Freight Market Update: October 11, 2023

Trends To Watch

  • [Ocean – Europe] The European Commission (EC) has decided not to extend the Consortia Block Exemption Regulation (CBER) when it expires on April 25, 2024. In place since 2009, the CBER was designed to encourage competition in the shipping industry. What impact this will have on shipping to and from Europe remains unclear. (source: JOC)
  • [Ocean – Canada] Talks continue between representatives of the Port of Montreal Longshoremen’s Union and the Maritime Employers Association (MEA) as their current collective agreement expires on December 31, 2023. Longshoremen at the Port of Montreal are looking for wage increases of at least 20% over the next four years and full job security in three years, while the port operator is looking to limit how many workers get that level of security and a contract that guarantees union peace through the end of the decade.
  • [Ocean – TPEB] October capacity is down as expected with Golden Week, however it’s less of a drop than we saw during Lunar New Year (LNY). November’s outlook is good, but subject to change. Demand ex-China is just starting to come online this week, bookings over the next 1-2 weeks will determine capacity for November. Q4 outlook: Expect to see a good number of blank sailings, but with overall capacity comparable to Q2/Q3 numbers. The pre-LNY push will likely start in December. More new builds will continue coming online, carriers will most likely offset with more blanks and by moving smaller vessels to other markets.
  • [Air Freight – Global] In September, global air cargo tonnages increased by nearly 3% and rates rose by 5% compared to August, according to WorldACD Market Data. Despite this boost, September tonnages were still down 2% year on year, marking the smallest monthly YoY decrease in 2023.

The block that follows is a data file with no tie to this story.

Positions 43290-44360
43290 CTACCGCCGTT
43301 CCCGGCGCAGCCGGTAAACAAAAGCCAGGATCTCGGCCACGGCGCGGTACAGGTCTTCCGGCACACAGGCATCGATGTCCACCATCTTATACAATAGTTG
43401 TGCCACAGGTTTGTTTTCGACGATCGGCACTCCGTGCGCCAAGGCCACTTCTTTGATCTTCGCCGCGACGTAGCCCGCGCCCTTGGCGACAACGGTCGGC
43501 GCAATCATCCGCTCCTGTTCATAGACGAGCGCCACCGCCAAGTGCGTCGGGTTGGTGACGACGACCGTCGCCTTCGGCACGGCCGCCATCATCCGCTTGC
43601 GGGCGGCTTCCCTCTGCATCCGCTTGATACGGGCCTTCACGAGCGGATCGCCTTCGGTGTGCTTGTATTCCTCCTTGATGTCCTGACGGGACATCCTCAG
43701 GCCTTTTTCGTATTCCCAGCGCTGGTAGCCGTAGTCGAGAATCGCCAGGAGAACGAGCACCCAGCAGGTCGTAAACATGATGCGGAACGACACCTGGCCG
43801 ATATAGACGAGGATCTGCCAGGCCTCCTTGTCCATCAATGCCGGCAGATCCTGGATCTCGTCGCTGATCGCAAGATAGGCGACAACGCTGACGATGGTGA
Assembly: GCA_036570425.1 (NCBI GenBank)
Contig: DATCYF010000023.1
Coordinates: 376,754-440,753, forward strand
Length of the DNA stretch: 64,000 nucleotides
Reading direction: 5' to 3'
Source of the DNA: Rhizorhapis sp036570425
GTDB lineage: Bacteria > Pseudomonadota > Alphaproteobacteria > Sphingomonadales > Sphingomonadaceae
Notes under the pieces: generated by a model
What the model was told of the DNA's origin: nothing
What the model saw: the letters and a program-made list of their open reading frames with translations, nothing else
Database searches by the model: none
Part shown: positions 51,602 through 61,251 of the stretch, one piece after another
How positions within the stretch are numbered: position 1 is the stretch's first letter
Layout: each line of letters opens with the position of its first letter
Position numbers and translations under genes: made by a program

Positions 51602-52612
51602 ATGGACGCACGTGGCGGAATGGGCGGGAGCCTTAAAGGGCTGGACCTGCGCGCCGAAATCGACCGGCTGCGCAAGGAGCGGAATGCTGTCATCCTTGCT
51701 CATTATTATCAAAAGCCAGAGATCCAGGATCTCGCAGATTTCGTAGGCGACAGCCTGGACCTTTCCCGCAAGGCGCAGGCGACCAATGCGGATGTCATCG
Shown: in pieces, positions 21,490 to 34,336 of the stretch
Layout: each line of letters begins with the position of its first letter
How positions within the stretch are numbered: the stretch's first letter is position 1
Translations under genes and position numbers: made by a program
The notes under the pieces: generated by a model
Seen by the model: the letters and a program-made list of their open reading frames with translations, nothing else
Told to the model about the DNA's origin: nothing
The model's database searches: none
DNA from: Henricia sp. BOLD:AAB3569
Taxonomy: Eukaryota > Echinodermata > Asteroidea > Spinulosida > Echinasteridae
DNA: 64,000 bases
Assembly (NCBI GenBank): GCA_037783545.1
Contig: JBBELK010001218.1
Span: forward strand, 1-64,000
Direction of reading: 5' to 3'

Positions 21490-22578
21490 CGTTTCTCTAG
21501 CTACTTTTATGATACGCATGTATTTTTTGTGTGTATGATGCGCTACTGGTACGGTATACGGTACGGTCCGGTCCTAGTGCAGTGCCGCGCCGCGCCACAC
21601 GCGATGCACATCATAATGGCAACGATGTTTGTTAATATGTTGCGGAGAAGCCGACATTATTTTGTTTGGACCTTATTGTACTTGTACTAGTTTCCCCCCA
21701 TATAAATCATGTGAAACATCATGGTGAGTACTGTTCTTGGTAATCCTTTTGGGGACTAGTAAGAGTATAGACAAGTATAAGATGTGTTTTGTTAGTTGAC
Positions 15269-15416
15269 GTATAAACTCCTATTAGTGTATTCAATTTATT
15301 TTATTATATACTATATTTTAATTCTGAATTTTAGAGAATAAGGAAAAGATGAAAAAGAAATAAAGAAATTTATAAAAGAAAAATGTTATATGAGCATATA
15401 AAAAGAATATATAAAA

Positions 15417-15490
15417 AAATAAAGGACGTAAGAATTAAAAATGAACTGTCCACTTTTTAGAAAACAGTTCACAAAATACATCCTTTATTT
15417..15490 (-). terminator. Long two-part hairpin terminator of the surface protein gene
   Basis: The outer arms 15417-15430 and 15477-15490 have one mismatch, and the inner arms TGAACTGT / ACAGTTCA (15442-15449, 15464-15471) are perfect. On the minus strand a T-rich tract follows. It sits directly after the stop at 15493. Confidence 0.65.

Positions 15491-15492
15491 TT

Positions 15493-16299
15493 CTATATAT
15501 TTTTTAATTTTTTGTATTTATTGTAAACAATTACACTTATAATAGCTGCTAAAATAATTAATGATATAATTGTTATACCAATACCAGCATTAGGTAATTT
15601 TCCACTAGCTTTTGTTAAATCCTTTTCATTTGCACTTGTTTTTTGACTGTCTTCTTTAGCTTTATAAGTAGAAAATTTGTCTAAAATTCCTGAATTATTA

• [Ocean – FEWB] The market on the EUR trade remains flat. As expected, carriers are planning another round of GRI from Nov. 1, aiming to push up the market again to cover operation costs. Ocean Alliance announced 5 more void plans for November, in order to support the potential GRI carriers may plan more voids if cargo recovery is still not ideal from Mid-Oct. MED trade: Following NEUR, there’s also a GRI for WMED, but so far oversupply remains the case. Expect the market to drop further if the current round of voided sailings doesn’t lead to general strengthening.
  • [U.S. Exports] TAEB and TPWB are both seeing blank sailings impacting equipment levels at inland IPI locations. Please book 2+ weeks prior to CRD to ensure an optimal booking.

N. America Vessel Dwell Times

The Week In News

ILWU Dockworkers Union’s Sway at West Coast Ports Is Tested in Bankruptcy
In advance of a judgment against it for what a federal jury found to be illegal work stoppages at the Port of Portland in 2019, the International Longshore and Warehouse Union (ILWU) has declared bankruptcy. The ILWU represents more than 22,000 workers at 29 ports along the U.S. West Coast, and as such wields a significant amount of leverage when it comes to port operations and controlling the flow of goods entering and leaving the U.S.

IATA: First Air Cargo Demand Growth in 19 Months
As part of its August air freight analysis, the International Air Transport Association (IATA) released numbers showing that global cargo tonne-kilometers (CTKs) were up 1.5% year-on-year. At the same time, they showed CTKs being 1.3% below their pre-pandemic level in 2019. According to an IATA representative, “Air cargo demand grew by 1.5% over the previous August. This is the first year-on-year growth in 19 months, so it is certainly welcome news. But it is off a low 2022 base and market signals are mixed.”



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